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ORIGINAL RESEARCH article

Front. Sociol., 28 July 2022
Sec. Gender, Sex and Sexualities
Volume 7 - 2022 | https://doi.org/10.3389/fsoc.2022.966878

Savvy and woke: Gender, digital profile, social media competence, and political participation in gender issues among young Filipino netizens

  • 1Department of Sociology and Behavioral Sciences, De La Salle University, Manila, Philippines
  • 2Department of Literature, De La Salle University, Manila, Philippines

Social media has become a viable platform for political participation in issues related to gender, especially among the youth. Evidence suggests that gender and sexual identities, digital access, and skills foster political participation in social media. This study sought to determine the predictive relationship of gender, digital profile, and social media competence with social media political participation in gender issues (SMPP-GI) among young Filipino netizens through the lenses of social identity theory and resource model of political participation. A total of 1,090 college netizens aged 18–30 years old participated in this cross-sectional study. An online survey was used to collect data. The respondents reported low to moderate levels of SMPP-GI. Females and non-cisheterosexual respondents report higher scores in certain types of SMPP-GI. Respondents using more social media sites have higher levels of latent and counter engagement SMPP-GI. Among the four domains of social media competence, content generation significantly predicted all types of SMPP-GI, while content interpretation and anticipatory reflection were significantly linked with at least one type of engagement.

Introduction

Like other aspects and events of life in the contemporary world, social movements toward social justice have also found their way into cyberspace. With around five billion people using the internet worldwide (Statista Research Department, 2021a), the pervasiveness of social media has shaped citizens' political participation regarding contemporary social issues (Murthy, 2018). We suspect that social media political participation (SMPP) would have increased during the time of the 2019 novel coronavirus (COVID-19) pandemic, when lockdowns, and social distancing restrictions have shifted most social interactions online, causing an increased user growth rate in social media across the globe in 2020 (Statista Research Department, 2021a). A wealth of research has indicated the positive influence of social media use on political participation (Dimitrova and Bystrom, 2013; Kim and Khang, 2014; Boulianne, 2015; Lee and Xenos, 2020), especially among the youth (Ida and Saud, 2020). In terms of focus and context of SMPP, studies have examined generalized forms of online political participation (Shehzad et al., 2021), and specific issues such as election (Dimitrova and Bystrom, 2013; Yang and DeHart, 2016), racism (Ince et al., 2017) and gender inequality (Quan-Haase et al., 2021).

Our present study specifically focuses on social media participation in gender issues (SMPP-GI) in the Philippines. Based on the 2020–2021 summary report on the state of Sustainable Development Goals (SDGs) related to gender equality, the country appears to be in a good position among its Southeast Asian (ASEAN) counterparts. The Philippines is among the countries with a lower proportion of women involved in domestic violence, child marriage, and gender disparities in public positions (U. N. Women, 2021). However, the current regime has been characterized by misogynistic posturing, chauvinist populism, and sexist remarks by President Rodrigo Duterte, which could potentially undermine developmental efforts to achieve a more gender-equal nation (Go, 2019; Parmanand, 2020). The Philippines dropped from the 5th spot in 2013 to 16th in 2020 against other countries in the Global Gender Gap Index (Mercurio, 2019). This may be attributed to the lack of prioritization of women, children, and gender policies during the Duterte regime (Abad, 2020).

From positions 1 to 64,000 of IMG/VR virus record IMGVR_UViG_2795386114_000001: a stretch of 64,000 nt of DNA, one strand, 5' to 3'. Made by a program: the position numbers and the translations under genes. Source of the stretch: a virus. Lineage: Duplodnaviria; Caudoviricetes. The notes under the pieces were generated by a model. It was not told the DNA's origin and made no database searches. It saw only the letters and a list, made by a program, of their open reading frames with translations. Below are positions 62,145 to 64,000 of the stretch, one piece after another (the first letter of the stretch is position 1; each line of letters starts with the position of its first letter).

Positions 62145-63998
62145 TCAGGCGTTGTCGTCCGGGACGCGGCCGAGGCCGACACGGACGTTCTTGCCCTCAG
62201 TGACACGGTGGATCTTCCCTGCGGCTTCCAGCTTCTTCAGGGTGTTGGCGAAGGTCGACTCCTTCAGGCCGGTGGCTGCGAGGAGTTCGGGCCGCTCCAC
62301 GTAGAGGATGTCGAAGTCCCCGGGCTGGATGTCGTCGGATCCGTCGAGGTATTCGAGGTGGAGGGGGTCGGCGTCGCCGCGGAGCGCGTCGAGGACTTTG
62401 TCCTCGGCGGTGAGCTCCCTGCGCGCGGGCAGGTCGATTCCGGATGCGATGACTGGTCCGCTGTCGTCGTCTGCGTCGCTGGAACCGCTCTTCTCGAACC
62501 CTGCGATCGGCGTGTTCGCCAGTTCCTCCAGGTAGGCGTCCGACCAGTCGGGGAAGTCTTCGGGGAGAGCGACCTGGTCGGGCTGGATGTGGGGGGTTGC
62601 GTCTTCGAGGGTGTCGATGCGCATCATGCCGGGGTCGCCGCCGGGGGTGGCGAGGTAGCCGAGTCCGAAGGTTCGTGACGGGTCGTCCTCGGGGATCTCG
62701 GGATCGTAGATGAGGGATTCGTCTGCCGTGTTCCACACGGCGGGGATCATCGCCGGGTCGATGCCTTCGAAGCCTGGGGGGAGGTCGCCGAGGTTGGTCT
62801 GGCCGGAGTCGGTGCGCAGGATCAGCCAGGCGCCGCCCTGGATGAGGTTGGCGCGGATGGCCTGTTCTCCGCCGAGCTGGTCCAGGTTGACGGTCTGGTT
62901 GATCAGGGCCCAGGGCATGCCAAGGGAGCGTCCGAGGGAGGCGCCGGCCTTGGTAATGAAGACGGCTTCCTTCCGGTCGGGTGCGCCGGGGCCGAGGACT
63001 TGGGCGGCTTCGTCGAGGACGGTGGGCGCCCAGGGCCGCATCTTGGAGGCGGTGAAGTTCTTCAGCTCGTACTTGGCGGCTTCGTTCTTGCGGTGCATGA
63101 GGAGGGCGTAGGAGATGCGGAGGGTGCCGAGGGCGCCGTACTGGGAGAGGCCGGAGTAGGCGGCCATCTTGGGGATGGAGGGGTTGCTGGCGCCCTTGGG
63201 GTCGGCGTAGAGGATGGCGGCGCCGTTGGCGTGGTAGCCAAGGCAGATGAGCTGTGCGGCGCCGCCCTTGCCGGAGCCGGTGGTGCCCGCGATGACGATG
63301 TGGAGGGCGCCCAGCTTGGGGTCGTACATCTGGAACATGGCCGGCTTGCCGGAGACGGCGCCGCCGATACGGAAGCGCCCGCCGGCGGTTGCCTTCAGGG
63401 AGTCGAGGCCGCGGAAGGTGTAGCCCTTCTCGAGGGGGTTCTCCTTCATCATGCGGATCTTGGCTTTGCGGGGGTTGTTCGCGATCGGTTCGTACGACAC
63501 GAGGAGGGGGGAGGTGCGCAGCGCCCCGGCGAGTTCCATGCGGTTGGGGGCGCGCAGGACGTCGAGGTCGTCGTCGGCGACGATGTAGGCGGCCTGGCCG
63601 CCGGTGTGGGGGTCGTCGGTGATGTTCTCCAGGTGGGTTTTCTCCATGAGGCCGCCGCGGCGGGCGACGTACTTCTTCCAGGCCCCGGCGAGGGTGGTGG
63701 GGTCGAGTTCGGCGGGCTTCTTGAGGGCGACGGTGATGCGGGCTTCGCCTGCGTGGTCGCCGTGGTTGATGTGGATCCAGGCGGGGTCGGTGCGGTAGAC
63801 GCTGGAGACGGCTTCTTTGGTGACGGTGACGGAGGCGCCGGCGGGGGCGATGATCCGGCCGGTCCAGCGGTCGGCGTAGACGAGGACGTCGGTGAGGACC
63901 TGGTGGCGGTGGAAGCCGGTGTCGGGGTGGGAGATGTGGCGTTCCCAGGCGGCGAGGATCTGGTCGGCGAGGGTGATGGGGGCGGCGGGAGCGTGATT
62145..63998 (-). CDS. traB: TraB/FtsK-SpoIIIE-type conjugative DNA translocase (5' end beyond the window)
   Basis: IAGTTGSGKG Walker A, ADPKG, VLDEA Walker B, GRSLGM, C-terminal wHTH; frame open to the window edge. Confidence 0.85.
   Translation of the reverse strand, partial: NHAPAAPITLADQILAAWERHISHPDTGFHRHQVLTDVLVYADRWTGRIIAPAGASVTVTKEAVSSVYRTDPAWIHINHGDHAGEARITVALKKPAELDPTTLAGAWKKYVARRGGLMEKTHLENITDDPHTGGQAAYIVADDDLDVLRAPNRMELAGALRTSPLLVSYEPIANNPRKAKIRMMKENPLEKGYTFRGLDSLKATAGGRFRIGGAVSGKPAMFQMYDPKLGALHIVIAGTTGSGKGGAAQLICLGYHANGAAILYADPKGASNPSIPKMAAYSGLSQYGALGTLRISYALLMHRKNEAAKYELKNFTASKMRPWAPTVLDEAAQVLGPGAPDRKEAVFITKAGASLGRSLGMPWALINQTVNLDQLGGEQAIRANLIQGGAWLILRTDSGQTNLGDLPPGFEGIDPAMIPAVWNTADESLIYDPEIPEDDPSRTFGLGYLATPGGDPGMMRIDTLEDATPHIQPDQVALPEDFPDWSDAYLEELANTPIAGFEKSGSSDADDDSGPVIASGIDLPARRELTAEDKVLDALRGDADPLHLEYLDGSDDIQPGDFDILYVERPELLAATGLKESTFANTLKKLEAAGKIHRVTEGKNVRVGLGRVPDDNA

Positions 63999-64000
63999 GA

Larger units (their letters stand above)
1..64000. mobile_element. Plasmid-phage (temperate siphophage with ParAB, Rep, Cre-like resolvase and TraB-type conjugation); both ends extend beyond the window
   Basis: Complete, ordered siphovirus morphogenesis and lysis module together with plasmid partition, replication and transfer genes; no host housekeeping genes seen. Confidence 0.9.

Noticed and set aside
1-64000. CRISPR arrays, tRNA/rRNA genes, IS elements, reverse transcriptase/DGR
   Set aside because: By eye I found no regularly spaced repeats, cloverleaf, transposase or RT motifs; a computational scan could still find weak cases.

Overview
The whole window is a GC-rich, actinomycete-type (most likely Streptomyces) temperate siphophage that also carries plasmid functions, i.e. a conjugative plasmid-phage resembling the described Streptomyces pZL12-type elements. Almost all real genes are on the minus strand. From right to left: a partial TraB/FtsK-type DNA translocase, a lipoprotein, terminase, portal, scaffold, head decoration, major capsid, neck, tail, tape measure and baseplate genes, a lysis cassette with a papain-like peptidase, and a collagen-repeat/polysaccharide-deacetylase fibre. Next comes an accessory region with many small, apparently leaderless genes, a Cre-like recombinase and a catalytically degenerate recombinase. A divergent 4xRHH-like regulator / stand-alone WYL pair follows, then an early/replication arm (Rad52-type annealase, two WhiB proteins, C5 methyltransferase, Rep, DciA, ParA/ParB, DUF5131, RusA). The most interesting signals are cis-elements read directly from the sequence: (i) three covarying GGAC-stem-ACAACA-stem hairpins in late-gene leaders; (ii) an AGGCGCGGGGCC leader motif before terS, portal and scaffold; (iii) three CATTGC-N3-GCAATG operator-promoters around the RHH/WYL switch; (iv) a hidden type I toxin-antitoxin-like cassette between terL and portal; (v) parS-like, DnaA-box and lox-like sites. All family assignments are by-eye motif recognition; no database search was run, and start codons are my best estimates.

Social media has become a viable platform for Filipinos in terms of political participation in gender issues. The Philippines has been dubbed the “Social Media Capital of the World,” where an average internet user spends almost 4 h per day on social media during the pandemic year 2020 (Ichimura, 2020). Around 30 percent of these users are within the youth bracket (Statista Research Department, 2021b). Feminist movements have emerged on social media such as #BabaeAko (I am a Woman), which was a push back against President Duterte's comment against a woman occupying the Chief Justice position (Haynes, 2018), and #HijaAko (I am a Daughter), which was a counter-movement against the prevalent victim-blaming of women who were raped and sexually harassed (Foundation for Media Alternatives, 2020). Likewise, lesbian, gay, bisexual, trans, queer, plus (LGBTQ+) movements have found an alternative space online, especially during the COVID-19 pandemic. Instead of in-person June Pride Marches in 2020 and 2021, LGBTQ+ groups have implemented social media-mediated campaigns, events, lectures, and performances for gender equality and LGBTQ+ rights (Adel, 2021).

Evidence has underscored the power of social media political participation in promoting offline political participation (Gil de Zúñiga et al., 2012; Strömbäck et al., 2018) and stimulating positive social change toward gender equality (Seibicke, 2017). Given the current status of gender and development in the Philippines, we assert the relevance of examining the factors influencing SMPP-GI among Filipino youth, who are currently underrepresented in this area of study. We appealed to the perspectives of social identity theory and resource model in identifying possible factors that influence SMPP-GI. This present study aims to test the predictive relationship of gender, digital profile, and social media competence, with social media political participation in gender issues among young Filipino netizens.